Proposed Calif. Drone Law Shot Down
"Drone technology certainly raises novel issues that merit careful examination," says California Governor Jerry Brown in his veto message. "This bill, however, while well-intentioned, could expose the occasional hobbyist and the FAA-approved commercial user alike to burdensome litigation and new causes of action."
The drone industry scored a major win in California late on Wednesday. Governor Jerry Brown vetoed Senate Bill 142 that would have limited the use of drones from flying less than 350 feet above private property without the owner’s express consent.
Brown admits in his explanation that increased drone use raises concerns, but he says the issue must be approached more carefully.
“I am returning Senate Bill 142 without my signature.
“This bill would enact trespass liability for anyone flying a drone less than 350 feet above real property without the express permission of the property owner, whether or note anyone’s privacy was violated by the flight.
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“Drone technology certainly raises novel issues that merit careful examination. This bill, however, while well-intentioned, could expose the occasional hobbyist and the FAA-approved commercial user alike to burdensome litigation and new causes of action.
“Before we go down that path, let’s look at this more carefully.”
The proposed legislation, which passed the California Assembly in August by a 56-13 margin, was positioned by Senator Hannah-Beth Jackson as a privacy issue. “Drones are a new and exciting technology with many potentially beneficial uses,” Senator Jackson said when the bill was introduced. “But they should not be able to invade the privacy of our backyards and our private property without our permission.”
Major tech groups and advocacy groups disagreed, however. TechNet, a lobbying group that represents Amazon and Google, said “it’s fundamentally a ban on commercial use” of drones. And it certainly wouldn’t help Amazon and Google’s drone delivery programs. How can a drone deliver a package to your door if your neighbor’s yard is a no-fly zone?
The Consumer Electronics Association (CEA) estimates drones will generate $14 billion in economic impact in California over the next ten years. At the time the bill was introduced, the CEA said “this is problematic for this growing industry, and just not the kind of good public policy we need right now.”
And the National Press Photographers Assn. said news photographers using drones could be sued if the vehicles strayed onto someone’s property while “gathering newsworthy information at a different nearby location.”
Diana Cooper, Head of the Unmanned Aerial Systems and Robotics Practice Group at LaBarge Weinstein LLP, wrote earlier in September that Senate Bill 142 missed the mark. Here was Cooper’s explanation:
“The Bill may have unintended consequences for safety by failing to consider that the FAA currently limits operations above 400 feet AGL. By establishing an arbitrary 350-foot limit above real property, the Bill would confine drone operations to a narrow 50-foot corridor, which would result in increased congestion, move many operations closer to manned aircraft than needed and may lead to an increased risk of accidents.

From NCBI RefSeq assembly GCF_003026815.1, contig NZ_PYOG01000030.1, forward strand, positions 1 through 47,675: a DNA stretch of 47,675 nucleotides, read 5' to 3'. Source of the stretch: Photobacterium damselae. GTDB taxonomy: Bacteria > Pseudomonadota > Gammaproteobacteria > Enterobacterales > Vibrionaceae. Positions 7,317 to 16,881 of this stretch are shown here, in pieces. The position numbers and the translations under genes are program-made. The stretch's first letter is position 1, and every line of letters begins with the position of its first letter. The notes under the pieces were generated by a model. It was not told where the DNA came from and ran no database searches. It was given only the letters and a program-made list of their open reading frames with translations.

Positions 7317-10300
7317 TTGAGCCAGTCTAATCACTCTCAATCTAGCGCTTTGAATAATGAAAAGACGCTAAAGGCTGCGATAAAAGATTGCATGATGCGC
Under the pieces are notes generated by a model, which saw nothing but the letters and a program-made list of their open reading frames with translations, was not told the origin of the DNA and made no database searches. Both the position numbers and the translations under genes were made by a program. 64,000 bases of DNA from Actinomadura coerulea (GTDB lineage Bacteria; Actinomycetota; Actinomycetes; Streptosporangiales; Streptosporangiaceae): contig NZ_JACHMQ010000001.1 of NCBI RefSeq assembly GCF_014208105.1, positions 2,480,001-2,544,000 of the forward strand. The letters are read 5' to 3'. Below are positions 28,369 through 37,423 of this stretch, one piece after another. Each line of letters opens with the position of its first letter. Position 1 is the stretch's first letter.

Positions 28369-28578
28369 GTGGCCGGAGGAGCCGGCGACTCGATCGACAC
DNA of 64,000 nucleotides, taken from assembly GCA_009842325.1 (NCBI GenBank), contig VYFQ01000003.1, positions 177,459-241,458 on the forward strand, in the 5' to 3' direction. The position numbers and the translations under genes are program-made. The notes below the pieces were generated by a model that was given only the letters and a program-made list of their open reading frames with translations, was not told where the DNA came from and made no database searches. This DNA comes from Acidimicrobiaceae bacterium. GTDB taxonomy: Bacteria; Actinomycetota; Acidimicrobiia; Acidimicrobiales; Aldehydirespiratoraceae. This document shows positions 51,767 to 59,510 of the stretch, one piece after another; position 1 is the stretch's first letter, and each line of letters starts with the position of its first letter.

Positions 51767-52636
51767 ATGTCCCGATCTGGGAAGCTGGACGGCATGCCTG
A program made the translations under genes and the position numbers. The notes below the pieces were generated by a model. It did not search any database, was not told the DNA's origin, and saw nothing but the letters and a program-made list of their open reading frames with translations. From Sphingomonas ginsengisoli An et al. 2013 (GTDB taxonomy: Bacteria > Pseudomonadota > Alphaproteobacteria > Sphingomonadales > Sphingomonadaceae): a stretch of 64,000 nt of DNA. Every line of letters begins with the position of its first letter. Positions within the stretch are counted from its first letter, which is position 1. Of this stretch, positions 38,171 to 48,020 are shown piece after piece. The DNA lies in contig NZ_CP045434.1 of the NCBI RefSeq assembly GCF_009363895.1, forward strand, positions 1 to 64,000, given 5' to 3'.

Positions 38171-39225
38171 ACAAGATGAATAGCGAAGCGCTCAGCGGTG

“The Bill is over-broad in its attempt to achieve privacy – it does not even distinguish between drones that have cameras and those that do not. The Bill is also ineffective, for instance it does not restrict operators from capturing images and videos of private property that are taken from a vantage point just outside of the owner’s property line. And since Congress has mandated the FAA to integrate drones into the national airspace, the Bill may trigger a constitutional challenge based on federal preemption.
“California has existing laws that can be applied to drones, including trespass and anti-paparazzi laws. Nevertheless, if California lawmakers are resolved that current laws are insufficient to protect against the risks posed by drones, they should dispense with the current Bill and introduce legislation that is narrowly tailored and likely to be effective in achieving its purpose.”
Surely there will be future legislation introduced about drones, but for today, at least, drone enthusiasts can rejoice.
Update at 12:50 PM EDT: The Association for Unmanned Vehicle Systems International (AUVSI), the world’s largest nonprofit organization dedicated to the advancement of drones, released the following statement in support of Brown’s decision to veto Senate Bill 142:
“We applaud Governor Brown for vetoing this unnecessary and restrictive legislation,” says Brian Wynne, president and CEO of (AUVSI). “While the industry supports the safe, non-intrusive use of UAS technology, SB 142 would have stifled innovation, hampered economic growth and created inconsistencies with federal law.
“SB 142 was also in direct contradiction with federal law because only the FAA can regulate airspace; states and municipalities cannot. According to the U.S. Code, ‘The United States Government has exclusive sovereignty of airspace of the United States.’”
“The defeat of SB 142 does not remove the urgency for the FAA to finalize its long awaited rules on small unmanned aircraft. There is much uncertainty about where operators should and shouldn’t fly; until the FAA acts, legislation such as SB 142 will continue to exacerbate this confusion,” says Wynne. “For the safety of our skies and to ensure that there is no confusion between state and federal law, we need Washington to make finalizing these rules a top priority.”
[Source:] USA Today